Uganda’s Central Bank, the once revered public institution, widely viewed as the epitome of good corporate governance and a stickler for astuteness in the banking sector, has suffered a fair share of bad press
over the years without subsiding.
From the infamous Basajjabalaba multi-billion award, to purchase of sukhois, allegations of printing money for elections, OPM, pens, Justine Bagyenda ouster and Manzi’s shady entry, the COSASE damning revelations, the in-house succession battles and most recently the payment system ‘breakdown’, the storm can only continue raging.
In such tough times where the public views the bank as tainted and unworthy, and with the ugly spotlight continuing to shine, it is amazing to see the leadership wearing poker faces, looking unscathed and announcing positive economic indicators.
And the self-proclaimed economic analysts cannot estimate how much toll bad press has taken on an institution whose mandate is to ensure financial stability and whip commercial banks.
The role seems to have widened a bit to being a transaction house where shady deals are signed off.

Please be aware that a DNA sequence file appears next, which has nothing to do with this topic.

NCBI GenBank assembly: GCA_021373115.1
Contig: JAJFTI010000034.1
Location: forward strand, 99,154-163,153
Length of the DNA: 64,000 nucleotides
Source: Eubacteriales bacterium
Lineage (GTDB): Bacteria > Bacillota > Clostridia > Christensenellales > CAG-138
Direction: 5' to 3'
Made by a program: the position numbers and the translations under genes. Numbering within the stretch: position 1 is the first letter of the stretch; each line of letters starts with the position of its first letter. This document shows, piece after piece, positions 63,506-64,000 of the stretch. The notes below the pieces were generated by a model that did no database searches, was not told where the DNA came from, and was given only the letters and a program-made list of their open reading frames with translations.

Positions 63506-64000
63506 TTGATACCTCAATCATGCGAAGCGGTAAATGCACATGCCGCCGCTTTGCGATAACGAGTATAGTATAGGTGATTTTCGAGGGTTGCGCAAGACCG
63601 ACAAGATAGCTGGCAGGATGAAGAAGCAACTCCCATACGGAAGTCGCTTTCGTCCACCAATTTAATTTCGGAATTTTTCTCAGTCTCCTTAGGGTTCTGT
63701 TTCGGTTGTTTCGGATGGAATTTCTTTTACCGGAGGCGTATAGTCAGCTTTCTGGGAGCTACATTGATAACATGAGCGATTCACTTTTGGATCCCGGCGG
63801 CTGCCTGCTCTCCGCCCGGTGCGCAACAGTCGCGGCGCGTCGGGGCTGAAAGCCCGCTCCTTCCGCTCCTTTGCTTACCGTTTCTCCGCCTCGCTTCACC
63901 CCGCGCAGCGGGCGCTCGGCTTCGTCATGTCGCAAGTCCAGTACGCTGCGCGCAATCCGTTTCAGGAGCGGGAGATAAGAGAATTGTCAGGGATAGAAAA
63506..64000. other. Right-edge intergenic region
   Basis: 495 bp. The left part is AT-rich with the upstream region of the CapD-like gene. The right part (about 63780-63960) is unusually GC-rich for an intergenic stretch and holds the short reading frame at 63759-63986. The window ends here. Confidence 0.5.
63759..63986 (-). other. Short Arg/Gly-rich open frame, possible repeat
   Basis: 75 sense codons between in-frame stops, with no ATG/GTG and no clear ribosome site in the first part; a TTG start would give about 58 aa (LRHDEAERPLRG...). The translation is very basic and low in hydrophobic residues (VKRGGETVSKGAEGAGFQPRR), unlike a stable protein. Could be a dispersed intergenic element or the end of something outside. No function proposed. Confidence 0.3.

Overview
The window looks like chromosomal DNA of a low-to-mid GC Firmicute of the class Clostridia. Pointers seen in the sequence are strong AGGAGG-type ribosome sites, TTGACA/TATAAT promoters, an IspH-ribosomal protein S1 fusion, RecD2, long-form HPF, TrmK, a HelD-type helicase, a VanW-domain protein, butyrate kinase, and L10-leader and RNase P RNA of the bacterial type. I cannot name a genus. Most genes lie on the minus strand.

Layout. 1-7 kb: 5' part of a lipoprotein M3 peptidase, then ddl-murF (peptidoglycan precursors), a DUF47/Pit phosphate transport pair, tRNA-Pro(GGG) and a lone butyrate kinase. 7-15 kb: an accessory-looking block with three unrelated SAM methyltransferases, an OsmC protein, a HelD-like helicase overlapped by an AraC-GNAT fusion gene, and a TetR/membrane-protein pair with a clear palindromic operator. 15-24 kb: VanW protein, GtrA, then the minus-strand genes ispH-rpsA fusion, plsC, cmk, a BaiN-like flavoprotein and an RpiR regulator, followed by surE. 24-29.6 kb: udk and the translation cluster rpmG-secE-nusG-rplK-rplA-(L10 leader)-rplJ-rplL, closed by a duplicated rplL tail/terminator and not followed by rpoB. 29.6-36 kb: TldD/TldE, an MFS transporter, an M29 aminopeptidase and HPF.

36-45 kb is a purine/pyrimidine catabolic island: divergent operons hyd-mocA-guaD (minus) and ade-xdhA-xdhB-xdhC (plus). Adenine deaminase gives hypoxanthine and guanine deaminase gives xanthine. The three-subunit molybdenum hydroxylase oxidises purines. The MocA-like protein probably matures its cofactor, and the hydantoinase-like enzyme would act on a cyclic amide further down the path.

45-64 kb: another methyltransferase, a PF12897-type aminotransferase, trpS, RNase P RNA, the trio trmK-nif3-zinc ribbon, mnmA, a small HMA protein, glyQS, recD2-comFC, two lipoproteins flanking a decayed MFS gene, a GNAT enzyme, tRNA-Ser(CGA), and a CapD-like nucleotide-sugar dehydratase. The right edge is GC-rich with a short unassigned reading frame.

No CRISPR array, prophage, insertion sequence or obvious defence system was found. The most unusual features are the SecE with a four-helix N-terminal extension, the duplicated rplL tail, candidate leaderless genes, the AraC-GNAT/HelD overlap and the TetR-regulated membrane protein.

Why is the public so hysterical while the accused look steadfast in the face of a storm?
This is just one in a myriad of questions that arise as the BOU episodes continue. And why has the media turned all their cameras to the melodrama in Mutebile’s house?
Could the crisis be a storm in a tea cup?
Who is having the last laugh? Does Bank of Uganda still have any moral authority to call anyone to order?
And what do we expect next as the storm clouds gather? What does the BOU crisis of confidence mean for all other sectors?
While we ponder on these and more questions, I want to compare Bank of Uganda with any other corporate brand in deep waters.
It’s time organisations adopted a reputation crisis management strategy to emerge from such trouble.
One quickest relief comes with acknowledging there is a crisis and confronting it with the best public relations arsenal.
But again you need to study its genesis. Quite often, most storms, like the case of the Central Bank, are born out of a sense of complacence and lack of foresight.
Maintaining a thick skin while you are being hit by bombshells from every corner is the highest level of abnormality.
Mutebile, Kasekende and others need to find a room somewhere in the bank and cry off this rage lest they’ll burst in denial.
There comes a time when bosses become too comfortable and averse to any kind of trouble alerts.
Traditionally, the Central Bank has enjoyed an above the ordinary reproach syndrome that until when all the evil was exposed, it was almost a taboo or a cardinal sin to cast Mutebile and his ilk in bad light.
The larger than life aura he carried with him could lead him to brand legislators as typical potato growers who lacked an ounce of knowledge on the economy and any attempt to disturb his peace would cause tremors in the financial market.
The author is a journalist and public speaker